By all accounts, the Belchertown school began as a noble effort to provide state-of-the-art care for people, particularly children, who were officially classified at the time as “morons,” “imbeciles” and “idiots.” Constructed on a beautiful 876-acre parcel with stunning views of the Holyoke Range to the north, the school comprised a number of elegant buildings designed by Kendall, Taylor & Company, a prominent Boston architectural firm. As well-intentioned as its founders may have been, however, the Belchertown State School became overcrowded and understaffed. Like many of the state hospitals built in the late 19th century and early 20th century—the state hospitals, including Northampton, housed the “mentally ill,” while state schools like Fernald, Wrentham and Belchertown were intended for the so-called “mentally defective”—the Belchertown school operated without much public scrutiny. By 1945, state officials charged with reviewing the school began calling for reforms, but they were ignored.
In 1972, Benjamin Ricci, a professor at UMass-Amherst whose son, Robert, lived at the school, filed a class action lawsuit against the state Department of Mental Health, calling attention to the terrible living conditions and lack of services at the school and leading to its eventual closing. Ricci later described the conditions at Belchertown in his book, Crimes Against Humanity:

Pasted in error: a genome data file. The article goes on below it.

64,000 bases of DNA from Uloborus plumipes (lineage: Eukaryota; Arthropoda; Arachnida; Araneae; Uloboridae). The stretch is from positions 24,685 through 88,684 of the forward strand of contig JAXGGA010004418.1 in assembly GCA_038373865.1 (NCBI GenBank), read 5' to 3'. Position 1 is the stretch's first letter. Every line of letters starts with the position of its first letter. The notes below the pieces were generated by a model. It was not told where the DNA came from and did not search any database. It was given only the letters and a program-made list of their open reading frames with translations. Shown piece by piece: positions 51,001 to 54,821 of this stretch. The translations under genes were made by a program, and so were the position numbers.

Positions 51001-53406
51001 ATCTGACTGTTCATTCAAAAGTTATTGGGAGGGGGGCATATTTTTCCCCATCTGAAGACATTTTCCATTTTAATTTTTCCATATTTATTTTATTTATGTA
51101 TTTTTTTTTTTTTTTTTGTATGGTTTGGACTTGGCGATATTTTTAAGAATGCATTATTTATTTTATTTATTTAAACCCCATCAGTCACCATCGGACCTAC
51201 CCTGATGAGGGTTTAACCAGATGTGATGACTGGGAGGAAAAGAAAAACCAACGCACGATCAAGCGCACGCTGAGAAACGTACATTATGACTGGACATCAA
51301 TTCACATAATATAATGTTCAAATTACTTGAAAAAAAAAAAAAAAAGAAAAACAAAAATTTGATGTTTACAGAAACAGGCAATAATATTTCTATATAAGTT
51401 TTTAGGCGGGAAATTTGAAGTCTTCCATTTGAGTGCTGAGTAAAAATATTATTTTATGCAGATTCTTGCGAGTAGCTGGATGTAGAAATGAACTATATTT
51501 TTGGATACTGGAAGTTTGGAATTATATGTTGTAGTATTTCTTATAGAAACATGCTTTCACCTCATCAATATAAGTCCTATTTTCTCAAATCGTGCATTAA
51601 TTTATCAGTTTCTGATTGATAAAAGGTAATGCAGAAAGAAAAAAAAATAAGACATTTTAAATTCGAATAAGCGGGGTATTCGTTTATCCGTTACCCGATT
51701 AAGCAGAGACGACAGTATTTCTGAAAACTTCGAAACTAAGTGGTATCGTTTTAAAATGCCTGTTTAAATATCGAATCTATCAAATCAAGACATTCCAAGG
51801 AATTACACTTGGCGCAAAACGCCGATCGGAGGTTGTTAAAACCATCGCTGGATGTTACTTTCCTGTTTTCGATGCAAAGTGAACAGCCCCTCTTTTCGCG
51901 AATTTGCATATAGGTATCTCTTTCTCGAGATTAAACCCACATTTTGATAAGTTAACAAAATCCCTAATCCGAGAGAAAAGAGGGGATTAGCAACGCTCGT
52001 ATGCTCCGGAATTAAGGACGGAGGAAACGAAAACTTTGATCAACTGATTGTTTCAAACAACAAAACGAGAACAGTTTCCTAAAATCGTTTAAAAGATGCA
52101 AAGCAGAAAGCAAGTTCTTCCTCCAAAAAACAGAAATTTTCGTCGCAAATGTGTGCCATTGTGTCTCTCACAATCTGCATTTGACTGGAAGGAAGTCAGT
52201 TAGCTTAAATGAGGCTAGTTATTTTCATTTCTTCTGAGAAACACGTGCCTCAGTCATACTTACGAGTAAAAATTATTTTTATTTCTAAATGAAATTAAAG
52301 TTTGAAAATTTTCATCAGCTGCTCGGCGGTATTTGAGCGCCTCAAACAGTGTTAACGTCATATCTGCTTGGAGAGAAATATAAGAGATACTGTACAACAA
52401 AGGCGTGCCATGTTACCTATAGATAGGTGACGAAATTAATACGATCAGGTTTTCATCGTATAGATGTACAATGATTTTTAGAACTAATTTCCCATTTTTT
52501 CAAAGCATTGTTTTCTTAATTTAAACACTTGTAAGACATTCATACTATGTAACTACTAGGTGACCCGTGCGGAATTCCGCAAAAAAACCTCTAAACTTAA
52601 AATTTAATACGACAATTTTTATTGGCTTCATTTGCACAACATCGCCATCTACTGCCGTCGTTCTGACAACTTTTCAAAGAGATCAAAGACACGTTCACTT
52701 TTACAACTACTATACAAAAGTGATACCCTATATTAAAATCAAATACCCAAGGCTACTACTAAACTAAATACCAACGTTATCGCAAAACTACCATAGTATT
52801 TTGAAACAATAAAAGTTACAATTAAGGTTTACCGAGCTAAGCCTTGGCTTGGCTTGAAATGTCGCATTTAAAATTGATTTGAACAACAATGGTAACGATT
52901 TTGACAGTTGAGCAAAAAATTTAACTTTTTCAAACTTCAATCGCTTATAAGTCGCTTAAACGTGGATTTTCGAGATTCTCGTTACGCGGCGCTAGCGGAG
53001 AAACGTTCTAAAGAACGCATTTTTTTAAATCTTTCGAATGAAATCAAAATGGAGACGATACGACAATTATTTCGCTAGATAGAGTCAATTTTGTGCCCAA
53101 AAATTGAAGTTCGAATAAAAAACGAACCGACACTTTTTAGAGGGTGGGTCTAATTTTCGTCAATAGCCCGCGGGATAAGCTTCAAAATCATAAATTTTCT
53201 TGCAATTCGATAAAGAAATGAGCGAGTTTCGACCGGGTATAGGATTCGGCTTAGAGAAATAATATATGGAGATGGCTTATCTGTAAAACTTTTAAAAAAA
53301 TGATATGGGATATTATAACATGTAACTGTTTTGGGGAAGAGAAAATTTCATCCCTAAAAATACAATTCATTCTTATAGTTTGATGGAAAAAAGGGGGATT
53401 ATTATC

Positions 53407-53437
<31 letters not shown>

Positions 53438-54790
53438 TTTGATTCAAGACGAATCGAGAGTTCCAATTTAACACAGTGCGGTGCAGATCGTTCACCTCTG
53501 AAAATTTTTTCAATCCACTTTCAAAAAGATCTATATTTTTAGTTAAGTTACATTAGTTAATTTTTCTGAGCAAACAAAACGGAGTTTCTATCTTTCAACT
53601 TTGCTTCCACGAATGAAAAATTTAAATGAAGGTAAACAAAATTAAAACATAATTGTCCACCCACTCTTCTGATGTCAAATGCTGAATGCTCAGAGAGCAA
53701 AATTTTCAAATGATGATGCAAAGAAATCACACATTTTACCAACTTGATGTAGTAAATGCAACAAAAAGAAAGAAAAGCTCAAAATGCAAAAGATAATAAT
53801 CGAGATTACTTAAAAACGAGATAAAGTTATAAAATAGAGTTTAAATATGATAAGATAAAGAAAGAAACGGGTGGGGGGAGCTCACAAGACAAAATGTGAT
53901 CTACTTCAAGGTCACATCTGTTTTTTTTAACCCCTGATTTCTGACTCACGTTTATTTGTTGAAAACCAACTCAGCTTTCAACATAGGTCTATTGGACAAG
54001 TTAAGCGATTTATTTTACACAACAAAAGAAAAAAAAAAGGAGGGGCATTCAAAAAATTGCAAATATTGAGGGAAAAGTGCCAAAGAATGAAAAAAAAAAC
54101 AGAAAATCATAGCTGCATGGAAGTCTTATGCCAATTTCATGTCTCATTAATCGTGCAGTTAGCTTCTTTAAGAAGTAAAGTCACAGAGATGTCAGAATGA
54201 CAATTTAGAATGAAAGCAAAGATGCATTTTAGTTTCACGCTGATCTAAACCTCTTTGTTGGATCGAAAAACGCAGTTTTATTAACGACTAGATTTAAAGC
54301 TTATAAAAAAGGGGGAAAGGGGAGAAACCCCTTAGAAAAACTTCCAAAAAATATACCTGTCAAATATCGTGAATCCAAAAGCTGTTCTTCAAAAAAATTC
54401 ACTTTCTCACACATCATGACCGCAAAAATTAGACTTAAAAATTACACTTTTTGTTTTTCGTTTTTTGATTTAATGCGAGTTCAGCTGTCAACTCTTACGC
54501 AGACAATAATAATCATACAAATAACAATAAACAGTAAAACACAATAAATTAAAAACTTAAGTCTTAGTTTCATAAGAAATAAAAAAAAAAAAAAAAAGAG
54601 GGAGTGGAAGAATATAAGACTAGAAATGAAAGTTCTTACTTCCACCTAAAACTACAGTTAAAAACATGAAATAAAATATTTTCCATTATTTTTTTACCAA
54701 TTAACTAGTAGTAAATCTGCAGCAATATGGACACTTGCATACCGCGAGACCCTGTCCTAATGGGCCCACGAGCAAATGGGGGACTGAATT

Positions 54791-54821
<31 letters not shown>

“The sound of mournful wails, howling, and animal-like grunts filled the air. Urine, feces, and food were smeared over many nude bodies, especially of persons in seclusion rooms …” He went on to describe “a female resident seeking bladder relief, awkwardly perched on the wall-mounted urinal … maggots wriggling inside or crawling out of the infected ears of several helpless, profoundly retarded persons while they lay in their crib-beds … the sheets caked with moist or caked vomit…”
Now, as I stand in the center of the campus on a beautiful summer morning in late July, I recall a comment made to the New York Times in 1986 by Judge Joseph L. Tauro, who’d visited the Belchertown campus in 1973 and corroborated Ricci’s claims: “[The] rolling lawns made it look like a prep school, but inside … they had no closets, no doors on the toilets.”
When I catch back up to the group, Mike Sacenti, principal of East Longmeadow-based Hospitality Investment Management, is asking Mallett about the viability of saving some of the buildings. Sacenti points to the main administration building, wondering if it might be turned into a combination of apartments and workspace for students and young entrepreneurs. Sacenti says he’s been reading about the Maker Movement, where start-ups come together to share equipment and other resources they’d never be able to share on their own.
“It’s the future, boys,” Sacenti says.
Mallett nods, clearly delighted.
“I know the town would like to move past the darker history associated this site, while also respecting its past,” he says. “I think this project does that.”•